Medtech Using Social Media #4: The Power of the Question
A question changes everything. A question mark sets a thought on a pedestal in the street and invites comment. It says, “I don’t know the answer—do you?” When I teach, a question is one of my most powerful tools. With a question I ask for input while simultaneously implying “You’ve got something valuable to say and I want to hear it.” The best, most fruitful discussions happen when I present what I know and then invite students to contribute from their experience and thinking. Something alive often happens, something I could not plan for or even predict. Something that moves us all forward.
For marketers, the question is equally powerful. If we’re lucky, we’re in a team where we can ask questions openly rather than pretending to own all the answers. Our usual path to outward communication is to ask our questions in the (relatively) protected environs of conference rooms and among colleagues. Then we polish and hone the messages into one-way barbs to shoot out through our media channels. But what if the questions themselves were our communication points? What if we started with questions to our growing community of similarly-interested people, long before we ever started polishing messages for public consumption?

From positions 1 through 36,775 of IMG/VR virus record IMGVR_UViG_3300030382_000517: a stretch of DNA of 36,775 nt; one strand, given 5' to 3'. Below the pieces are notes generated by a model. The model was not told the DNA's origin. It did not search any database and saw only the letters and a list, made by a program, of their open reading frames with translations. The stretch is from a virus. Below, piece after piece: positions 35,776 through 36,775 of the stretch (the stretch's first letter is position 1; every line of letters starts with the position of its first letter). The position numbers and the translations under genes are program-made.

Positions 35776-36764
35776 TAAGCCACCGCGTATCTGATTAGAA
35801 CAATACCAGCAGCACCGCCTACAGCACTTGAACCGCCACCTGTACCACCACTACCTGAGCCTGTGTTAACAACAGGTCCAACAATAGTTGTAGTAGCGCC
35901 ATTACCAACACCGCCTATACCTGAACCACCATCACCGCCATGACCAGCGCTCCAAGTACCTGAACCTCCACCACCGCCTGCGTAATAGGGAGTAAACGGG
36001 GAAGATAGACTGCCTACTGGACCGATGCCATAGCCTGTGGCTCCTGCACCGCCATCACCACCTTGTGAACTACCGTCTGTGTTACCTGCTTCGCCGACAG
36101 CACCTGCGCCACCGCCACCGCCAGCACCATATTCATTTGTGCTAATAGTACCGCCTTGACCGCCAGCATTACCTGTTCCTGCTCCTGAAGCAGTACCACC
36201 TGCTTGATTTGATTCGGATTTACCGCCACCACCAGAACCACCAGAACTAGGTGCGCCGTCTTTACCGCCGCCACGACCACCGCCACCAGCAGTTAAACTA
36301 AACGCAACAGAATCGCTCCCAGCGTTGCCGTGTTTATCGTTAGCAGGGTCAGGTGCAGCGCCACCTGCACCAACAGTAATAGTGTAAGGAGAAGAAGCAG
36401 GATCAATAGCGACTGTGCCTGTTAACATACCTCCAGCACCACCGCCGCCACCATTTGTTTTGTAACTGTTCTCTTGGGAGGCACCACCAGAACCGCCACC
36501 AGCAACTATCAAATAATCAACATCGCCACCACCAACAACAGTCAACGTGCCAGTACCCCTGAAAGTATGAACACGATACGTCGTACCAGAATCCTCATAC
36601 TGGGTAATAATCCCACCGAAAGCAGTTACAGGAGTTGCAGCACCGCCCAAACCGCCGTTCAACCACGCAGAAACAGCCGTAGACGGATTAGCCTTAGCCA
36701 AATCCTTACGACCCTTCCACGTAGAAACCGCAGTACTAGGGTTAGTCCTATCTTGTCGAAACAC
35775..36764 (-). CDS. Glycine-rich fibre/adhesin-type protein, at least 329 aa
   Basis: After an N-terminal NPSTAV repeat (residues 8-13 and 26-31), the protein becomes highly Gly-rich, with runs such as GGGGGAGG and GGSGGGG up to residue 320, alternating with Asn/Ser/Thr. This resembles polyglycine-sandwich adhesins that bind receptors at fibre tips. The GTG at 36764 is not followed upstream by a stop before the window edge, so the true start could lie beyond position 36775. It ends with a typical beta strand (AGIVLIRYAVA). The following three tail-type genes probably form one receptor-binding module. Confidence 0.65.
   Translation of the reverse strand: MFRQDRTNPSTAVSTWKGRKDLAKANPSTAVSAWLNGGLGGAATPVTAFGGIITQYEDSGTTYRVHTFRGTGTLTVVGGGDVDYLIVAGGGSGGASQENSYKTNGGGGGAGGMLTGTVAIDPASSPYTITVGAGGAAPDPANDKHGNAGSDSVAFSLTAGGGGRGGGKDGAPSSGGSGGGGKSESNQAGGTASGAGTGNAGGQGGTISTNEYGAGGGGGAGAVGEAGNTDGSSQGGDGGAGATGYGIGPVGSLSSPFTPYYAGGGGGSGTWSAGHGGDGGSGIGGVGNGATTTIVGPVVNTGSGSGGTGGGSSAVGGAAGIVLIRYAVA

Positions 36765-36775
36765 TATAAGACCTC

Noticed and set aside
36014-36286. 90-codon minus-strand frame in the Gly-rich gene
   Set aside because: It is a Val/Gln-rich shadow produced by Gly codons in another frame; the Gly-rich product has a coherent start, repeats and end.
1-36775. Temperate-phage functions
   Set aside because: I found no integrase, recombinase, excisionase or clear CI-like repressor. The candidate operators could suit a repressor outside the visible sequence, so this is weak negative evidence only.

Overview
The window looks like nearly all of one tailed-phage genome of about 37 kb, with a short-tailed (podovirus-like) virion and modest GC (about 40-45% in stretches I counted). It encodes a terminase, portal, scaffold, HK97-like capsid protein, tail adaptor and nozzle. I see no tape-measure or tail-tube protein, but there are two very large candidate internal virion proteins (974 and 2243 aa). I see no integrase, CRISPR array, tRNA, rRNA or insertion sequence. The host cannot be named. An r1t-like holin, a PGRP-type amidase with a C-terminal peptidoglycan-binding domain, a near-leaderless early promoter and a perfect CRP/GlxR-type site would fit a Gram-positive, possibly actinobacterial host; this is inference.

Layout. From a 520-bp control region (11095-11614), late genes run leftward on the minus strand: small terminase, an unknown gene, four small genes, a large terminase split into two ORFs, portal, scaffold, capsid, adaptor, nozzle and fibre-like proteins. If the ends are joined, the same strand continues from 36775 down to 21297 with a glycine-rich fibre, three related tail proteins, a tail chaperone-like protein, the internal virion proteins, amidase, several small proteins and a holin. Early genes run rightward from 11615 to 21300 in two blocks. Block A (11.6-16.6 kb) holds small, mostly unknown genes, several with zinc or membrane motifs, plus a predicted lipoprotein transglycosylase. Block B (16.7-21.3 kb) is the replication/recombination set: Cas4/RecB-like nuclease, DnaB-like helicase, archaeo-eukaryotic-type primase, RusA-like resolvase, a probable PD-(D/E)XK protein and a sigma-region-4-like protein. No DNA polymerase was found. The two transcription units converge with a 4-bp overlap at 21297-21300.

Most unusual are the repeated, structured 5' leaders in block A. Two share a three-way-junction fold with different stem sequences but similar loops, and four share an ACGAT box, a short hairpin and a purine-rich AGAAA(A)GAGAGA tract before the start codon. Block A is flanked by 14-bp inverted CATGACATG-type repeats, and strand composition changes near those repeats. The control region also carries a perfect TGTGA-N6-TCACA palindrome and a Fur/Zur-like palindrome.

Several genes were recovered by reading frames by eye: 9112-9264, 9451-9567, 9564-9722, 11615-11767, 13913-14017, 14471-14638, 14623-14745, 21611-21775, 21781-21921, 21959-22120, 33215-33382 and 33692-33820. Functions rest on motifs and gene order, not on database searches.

Once upon a time my team worked on promoting a new heart failure device. We identified a single main message that incorporated three strong benefits (based on market research) which became the core of our campaign. We tested our messages informally, received anecdotal feedback and pushed forward. Today, with the help of social media, that scenario might look like this: take the received market research, our questions and immediately begin dialogue. Proceed with message polishing and honing even as the community dialogue continues. At some point the internal and external dialogues blend and the end result is something beyond what we could conceive on our own. Best of all, this new something already his mind-share in a community of interested people. And if you have a sales force, you know that mindshare is a key gear for turning sales.
Next Up: What would dialogue success look like?
Photo credit: Colt Elementary PTO & JustHost.com
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